Good blood sugar control can reduce the risk of these diabetes complications.
Getting a diagnosis of type 2 diabetes can be discouraging, but it’s important to know that you still have a lot of control over your own health. You’re not “doomed” to all of the complications that sometimes come from type 2 diabetes. If you can achieve good control over your blood sugar and diabetes management, you’ll have a much lower risk of complications.
What are complications of type 2 diabetes?
When diabetes is not under control, blood sugar levels may be high or unstable. High blood sugar levels can damage other organs, leading to additional problems. Possible complications include:
- Cardiovascular problems: High blood sugar can damage the blood vessels and increase the risk of high blood pressure. This can strain the heart muscle over time.
- Diabetic neuropathy: Nerve damage from high blood sugar can cause tingling and numbness in the hands and feet. Learn more here about neuropathy.
- Frequent infections: People with uncontrolled type 2 diabetes have a higher risk of infections. This is partially because of neuropathy. Small cuts and blisters on the feet, for example, could go unnoticed if the feet are numb. This may turn a small cut into a major infection in which it’s too late for antibiotics.
- Amputations: A limb amputation usually happens as a result of an unnoticed and untreated infection. The point is, diabetic neuropathy can have serious consequences.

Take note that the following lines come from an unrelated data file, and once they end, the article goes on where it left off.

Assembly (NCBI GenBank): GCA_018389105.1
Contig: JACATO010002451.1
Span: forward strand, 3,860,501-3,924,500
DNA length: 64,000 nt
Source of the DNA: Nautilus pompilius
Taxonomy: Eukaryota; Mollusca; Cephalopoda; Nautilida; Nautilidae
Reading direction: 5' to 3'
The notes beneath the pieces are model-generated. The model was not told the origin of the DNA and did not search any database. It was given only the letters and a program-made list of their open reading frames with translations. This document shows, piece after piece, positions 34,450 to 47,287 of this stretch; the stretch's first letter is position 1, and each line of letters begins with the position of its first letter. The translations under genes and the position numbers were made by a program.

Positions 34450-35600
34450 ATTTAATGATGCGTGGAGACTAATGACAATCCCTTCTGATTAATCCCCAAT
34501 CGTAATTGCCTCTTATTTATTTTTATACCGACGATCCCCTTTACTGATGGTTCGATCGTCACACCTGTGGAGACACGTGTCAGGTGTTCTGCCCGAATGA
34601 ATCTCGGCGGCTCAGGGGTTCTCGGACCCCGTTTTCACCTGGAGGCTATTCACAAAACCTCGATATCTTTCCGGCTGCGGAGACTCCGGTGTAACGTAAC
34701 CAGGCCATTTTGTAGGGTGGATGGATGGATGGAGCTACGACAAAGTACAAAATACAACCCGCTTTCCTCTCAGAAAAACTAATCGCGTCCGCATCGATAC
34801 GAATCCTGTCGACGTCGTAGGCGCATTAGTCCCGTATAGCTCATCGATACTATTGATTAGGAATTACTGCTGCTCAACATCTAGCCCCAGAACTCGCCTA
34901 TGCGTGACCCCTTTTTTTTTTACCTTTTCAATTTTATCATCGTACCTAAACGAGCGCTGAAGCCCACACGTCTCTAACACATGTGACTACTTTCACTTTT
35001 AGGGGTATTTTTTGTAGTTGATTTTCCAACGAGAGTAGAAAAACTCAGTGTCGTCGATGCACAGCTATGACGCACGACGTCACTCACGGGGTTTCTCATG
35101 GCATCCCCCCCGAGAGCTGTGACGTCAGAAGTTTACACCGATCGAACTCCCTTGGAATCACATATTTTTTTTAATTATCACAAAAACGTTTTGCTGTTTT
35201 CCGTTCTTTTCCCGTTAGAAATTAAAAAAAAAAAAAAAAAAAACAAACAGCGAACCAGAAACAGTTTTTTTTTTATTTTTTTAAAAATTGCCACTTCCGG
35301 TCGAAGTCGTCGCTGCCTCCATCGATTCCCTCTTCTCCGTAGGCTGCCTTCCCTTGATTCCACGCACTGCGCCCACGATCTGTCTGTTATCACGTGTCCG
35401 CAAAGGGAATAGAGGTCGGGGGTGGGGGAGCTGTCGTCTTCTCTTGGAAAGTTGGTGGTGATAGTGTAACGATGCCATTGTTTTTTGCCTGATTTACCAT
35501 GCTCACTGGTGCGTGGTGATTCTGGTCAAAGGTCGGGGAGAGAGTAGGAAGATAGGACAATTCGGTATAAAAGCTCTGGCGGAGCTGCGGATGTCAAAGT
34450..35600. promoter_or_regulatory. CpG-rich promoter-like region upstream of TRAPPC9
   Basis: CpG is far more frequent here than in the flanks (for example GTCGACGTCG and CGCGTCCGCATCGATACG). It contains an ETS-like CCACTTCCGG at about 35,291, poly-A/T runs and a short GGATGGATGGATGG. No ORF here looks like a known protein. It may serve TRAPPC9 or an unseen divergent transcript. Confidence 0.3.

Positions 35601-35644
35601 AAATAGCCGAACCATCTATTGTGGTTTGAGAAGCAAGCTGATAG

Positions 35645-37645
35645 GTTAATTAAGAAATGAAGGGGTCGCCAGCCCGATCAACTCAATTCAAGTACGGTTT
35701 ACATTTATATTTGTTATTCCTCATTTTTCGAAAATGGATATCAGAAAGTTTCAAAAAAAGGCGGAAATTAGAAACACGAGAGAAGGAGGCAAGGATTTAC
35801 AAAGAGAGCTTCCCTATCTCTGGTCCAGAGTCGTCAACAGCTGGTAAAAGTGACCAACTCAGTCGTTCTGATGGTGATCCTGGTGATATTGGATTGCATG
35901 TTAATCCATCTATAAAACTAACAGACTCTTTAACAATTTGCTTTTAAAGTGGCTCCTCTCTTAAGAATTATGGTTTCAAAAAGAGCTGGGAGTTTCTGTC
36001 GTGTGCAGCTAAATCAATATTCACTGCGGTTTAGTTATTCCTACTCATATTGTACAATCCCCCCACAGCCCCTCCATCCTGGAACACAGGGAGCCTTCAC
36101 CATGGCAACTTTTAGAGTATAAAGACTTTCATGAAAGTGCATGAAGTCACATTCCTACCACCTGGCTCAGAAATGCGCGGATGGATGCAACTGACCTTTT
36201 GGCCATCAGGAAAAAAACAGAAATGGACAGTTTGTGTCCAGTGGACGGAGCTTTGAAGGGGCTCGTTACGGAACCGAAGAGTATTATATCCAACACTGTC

- Diabetic retinopathy: This is when high blood sugar levels damage the blood vessels that supply blood to the eyes. It can potentially cause blindness.
- Diabetic nephropathy: This refers to kidney damage caused by uncontrolled blood sugar. It can cause the kidney tissue to thicken, and it can affect the kidneys’ ability to filter waste from your blood.
How can you prevent diabetes-related health problems?
Remember, you can reduce your risk of these complications by following your prescribed treatment regimen. This may include:
- Making lifestyle changes (such as a healthy diet and regular exercise)
- Tracking your blood sugar consistently
- Sticking to any prescribed medications
- Following up with your doctor regularly
- Checking in with specialists to monitor changes in your eyes, kidneys, heart, etc.
Don’t have good control of your blood sugar levels yet? Talk to your doctor. Finding the habits that work might be a big shift for you, and you don’t have to struggle alone. Your doctor may have tips and advice to make your treatment plan easier and more effective.
Tara Kim, MD, is an endocrinologist at Lenox Hill Hospital, Northwell Health.